While growing a Bacillus cereus B5e/sz strain on a synthetic, feather-containing medium, keratins classified as fibrous proteins were biodegraded. Their hydrolysis occurred in the presence of keratinolytic proteases released into the environment. Those enzymes liquefied the insoluble native keratin, the chemically modified keratin, and, to a much higher extent, the soluble keratin. The bacterial keratinases constituted a mixture of relatively thermostable, neutral metalloproteases exhibiting a keratinolytic activity of 10.9 KU and a proteolytic activity of 90.5 PU. Using an in silico analysis, it was found that, within the amino acid sequence of chicken feather keratin, short bioactive peptides were present and an ACE inhibitor prevailed therein. The keratin hydrolysate could be a source of peptides for potential applications in food products.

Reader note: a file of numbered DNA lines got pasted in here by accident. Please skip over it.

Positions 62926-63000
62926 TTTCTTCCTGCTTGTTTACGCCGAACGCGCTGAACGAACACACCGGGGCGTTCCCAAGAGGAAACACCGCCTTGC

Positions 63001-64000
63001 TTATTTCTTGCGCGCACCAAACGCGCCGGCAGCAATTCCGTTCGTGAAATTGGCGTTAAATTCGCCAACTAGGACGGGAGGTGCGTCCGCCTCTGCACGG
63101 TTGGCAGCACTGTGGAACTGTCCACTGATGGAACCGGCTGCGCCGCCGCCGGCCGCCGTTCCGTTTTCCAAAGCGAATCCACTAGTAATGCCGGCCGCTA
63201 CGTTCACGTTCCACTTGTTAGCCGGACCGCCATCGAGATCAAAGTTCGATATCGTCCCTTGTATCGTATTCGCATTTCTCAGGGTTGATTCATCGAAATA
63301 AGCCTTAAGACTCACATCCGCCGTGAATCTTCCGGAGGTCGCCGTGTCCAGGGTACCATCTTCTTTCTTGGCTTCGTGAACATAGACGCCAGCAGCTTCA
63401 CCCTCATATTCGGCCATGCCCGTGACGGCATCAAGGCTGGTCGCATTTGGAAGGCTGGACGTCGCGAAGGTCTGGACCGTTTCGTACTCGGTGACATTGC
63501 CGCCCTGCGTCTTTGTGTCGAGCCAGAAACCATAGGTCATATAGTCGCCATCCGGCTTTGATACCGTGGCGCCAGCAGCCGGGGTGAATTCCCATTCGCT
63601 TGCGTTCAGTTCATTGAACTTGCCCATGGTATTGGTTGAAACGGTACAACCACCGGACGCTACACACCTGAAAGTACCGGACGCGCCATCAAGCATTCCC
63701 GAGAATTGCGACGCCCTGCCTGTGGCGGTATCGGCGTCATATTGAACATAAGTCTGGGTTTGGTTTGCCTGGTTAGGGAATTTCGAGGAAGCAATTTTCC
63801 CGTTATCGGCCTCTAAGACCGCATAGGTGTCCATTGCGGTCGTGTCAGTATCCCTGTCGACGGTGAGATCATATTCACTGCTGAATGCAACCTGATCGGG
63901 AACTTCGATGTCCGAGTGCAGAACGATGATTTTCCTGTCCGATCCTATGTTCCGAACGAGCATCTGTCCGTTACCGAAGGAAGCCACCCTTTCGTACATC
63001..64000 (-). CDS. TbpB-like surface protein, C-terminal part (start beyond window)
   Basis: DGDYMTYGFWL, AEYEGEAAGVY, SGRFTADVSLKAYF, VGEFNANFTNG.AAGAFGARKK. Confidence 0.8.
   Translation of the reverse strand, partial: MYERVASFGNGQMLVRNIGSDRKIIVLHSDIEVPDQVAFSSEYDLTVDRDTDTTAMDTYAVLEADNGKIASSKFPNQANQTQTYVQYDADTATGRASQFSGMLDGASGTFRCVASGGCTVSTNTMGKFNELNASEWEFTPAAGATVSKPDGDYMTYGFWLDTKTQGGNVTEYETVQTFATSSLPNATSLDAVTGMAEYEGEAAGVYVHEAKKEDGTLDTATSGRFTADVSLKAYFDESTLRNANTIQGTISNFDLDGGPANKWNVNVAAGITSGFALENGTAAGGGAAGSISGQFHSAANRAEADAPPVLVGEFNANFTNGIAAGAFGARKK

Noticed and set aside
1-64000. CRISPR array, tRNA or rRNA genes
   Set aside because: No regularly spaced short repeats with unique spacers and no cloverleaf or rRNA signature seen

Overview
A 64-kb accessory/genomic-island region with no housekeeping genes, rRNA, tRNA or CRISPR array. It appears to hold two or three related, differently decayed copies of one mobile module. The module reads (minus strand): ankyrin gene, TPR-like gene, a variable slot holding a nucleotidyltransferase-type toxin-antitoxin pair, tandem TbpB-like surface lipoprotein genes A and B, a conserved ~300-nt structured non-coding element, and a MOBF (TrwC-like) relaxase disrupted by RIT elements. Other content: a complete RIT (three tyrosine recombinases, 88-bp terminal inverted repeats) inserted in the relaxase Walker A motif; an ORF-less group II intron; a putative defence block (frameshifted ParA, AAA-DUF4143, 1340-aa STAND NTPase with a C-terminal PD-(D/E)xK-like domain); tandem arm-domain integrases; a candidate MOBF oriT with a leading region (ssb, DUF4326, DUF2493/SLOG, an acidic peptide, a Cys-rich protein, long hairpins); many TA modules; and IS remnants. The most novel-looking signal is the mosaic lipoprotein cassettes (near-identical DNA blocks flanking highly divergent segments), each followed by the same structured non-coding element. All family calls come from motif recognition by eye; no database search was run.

keratin, keratinolysis, Bacillus cereus, proteases, bioactive peptides